Monday, September 27, 2010

The Militant Guild of Rural Tailors

Linked is a really interesting blog about a secret guild of tailors that formed at the beginning of the industrial revolution. They have secret rituals and have developed techniques, although not one member has ever acknowledged it's existence. Check it out.

Hugh and Amanda

Week 9 class progress, 3D studio

- Images by Amy Parker

This post finds us well into our second week of toiling our own jacket designs


- Illustration by Tanya Rapaic
­We were lucky enough to have the designers behind one of Melbourne’s most innovative and unique design labels, MATERIALBYPRODUCT, join us to discuss their brand’s origins, techniques and ethos, sharing the workings of their design house as well as their relationship with tailoring and how it plays a fundamental part in the construction and meaning of all they create.
Susan Dimasi & Chantal Kirby both graduated from the fashion design program at RMIT (and managed to get through the tricky tailoring semester we’re currently enduring, proving that there is a light at the end of the tunnel) and bonded in the second year tailoring semester finding a mutual appreciation for the craft that still underpins the core aesthetic of MATERIALBYPRODUCT founded in 2004.
Faced with the tricky task of defining tailoring, Susan explains that to them it consists of two key factors, the grid and cut. The lines of the body comprised of a centre front, bust points, waist line and so on, creating a series of measurements around a three-dimensional form that becomes a two-dimensional grid when drafted, this grid subsequently informs the cut.
This grid is intentionally mapped out in a modern version of tailor-tacking on the fabric known as their ‘template’ which has become a defining visual aesthetic of their work and an homage to the original methodology. Dots are printed, laser cut, painted or even drawn using whiteout onto the cloth and become a map of the body that dictates how the finished piece will form over the wearer. Cut is mathematical and as minimal as possible, incisions informed by tailoring and the grid, usually resulting in only a single seam followed by draping methods on the stand. The statement “one-cut, one-seam” is the defining mantra that constantly informs the duo’s design direction.
Artisanal quality and techniques are also a key part of what their brand stands for, leaning more towards hand processes that are viable in moderate consumption, but are essential to the integrity and sophistication of their product.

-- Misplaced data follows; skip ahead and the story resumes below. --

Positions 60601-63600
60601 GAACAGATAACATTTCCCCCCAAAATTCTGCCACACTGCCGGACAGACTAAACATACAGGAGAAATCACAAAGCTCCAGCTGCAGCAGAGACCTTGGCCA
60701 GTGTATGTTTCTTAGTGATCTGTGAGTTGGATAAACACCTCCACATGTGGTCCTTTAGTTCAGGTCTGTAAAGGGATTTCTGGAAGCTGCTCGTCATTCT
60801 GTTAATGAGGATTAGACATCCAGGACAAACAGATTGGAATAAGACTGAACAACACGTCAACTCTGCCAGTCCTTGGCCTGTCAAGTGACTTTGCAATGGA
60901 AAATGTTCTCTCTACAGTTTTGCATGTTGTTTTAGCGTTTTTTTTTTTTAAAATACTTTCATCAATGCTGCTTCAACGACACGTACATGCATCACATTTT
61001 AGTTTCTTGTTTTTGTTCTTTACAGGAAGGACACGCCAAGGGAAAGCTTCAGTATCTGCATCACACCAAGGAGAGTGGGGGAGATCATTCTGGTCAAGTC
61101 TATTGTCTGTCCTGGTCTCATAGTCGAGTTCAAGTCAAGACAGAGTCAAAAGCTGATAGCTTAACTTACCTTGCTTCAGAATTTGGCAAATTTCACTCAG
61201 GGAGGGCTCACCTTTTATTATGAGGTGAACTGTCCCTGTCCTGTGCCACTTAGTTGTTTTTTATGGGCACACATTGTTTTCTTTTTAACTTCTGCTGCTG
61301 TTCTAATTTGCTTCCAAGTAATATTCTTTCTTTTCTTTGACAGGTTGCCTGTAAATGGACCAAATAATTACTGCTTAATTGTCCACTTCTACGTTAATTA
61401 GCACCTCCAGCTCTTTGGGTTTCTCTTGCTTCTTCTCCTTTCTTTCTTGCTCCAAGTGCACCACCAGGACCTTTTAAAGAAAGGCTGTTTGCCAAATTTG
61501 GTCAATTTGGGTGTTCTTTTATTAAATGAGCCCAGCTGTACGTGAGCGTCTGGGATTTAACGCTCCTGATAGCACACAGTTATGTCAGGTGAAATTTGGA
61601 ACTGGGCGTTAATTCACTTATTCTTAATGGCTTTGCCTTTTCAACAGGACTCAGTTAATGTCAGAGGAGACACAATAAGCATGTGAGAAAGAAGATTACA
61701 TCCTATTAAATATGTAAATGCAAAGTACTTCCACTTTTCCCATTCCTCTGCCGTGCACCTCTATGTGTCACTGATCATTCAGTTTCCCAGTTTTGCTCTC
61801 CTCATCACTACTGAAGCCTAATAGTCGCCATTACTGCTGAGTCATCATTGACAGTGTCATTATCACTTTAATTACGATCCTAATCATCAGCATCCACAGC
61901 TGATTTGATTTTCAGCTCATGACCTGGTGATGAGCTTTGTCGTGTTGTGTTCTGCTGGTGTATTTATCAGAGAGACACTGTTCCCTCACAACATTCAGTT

Chantal and Susan look back to the work of some of the last century’s masters for inspiration, channelling Chanel’s ability to rework fashions using the same underlying concepts and techniques and Vionnet’s minimal and purist aesthetic dictating how fabric is cut, joined and therefore drapes on the body.
Not only is their work unique and visually appealing, they are pioneering an inventive approach to minimising waste, challenging the Fashion industry’s negative environmental reputation in a number of ways. This is done through the careful and considered cut of the fabric so that excess material attached to the main cloth becomes integral to the silhouette and design of the garment. They also conserve energy and machine usage by completing two or more processes in one step, such as machine embroidering the brand’s label to the inside of a garment which also acts as the anchor,  holding the garments integral structure points in place.
Because of their rejection of of fashion trends and the conscious decision to exclude themselves from the ‘fast fashion’ phenomenon their sustainable garments create a classic aesthetic does not radically alter season to season.
Both designers agree that inspiration derived from tailoring, drape and the precise signature methods they have formulated never ceases and believe the possibilities to rework and advance are infinite, so we look forward to seeing how MATERIALBYPRODUCT evolves and continues to impress! 
- Written by Georgia Wyrill

Monday, September 20, 2010

To Cut

We intend to use this blog as a platform to explore the origins of tailoring and to chart its progression to now.

What constitutes a tailored garment?

What is the appeal of tailored garments?

Does tradition transcend trends? If so, why?

Some constant features of the blog will be tracking studio direction through a digital visual diary and observing tailored garments through individual expression from the streets.

Please post, comment, engage and question to encourage the evolution of our ideas and thoughts.

Hugh and Amanda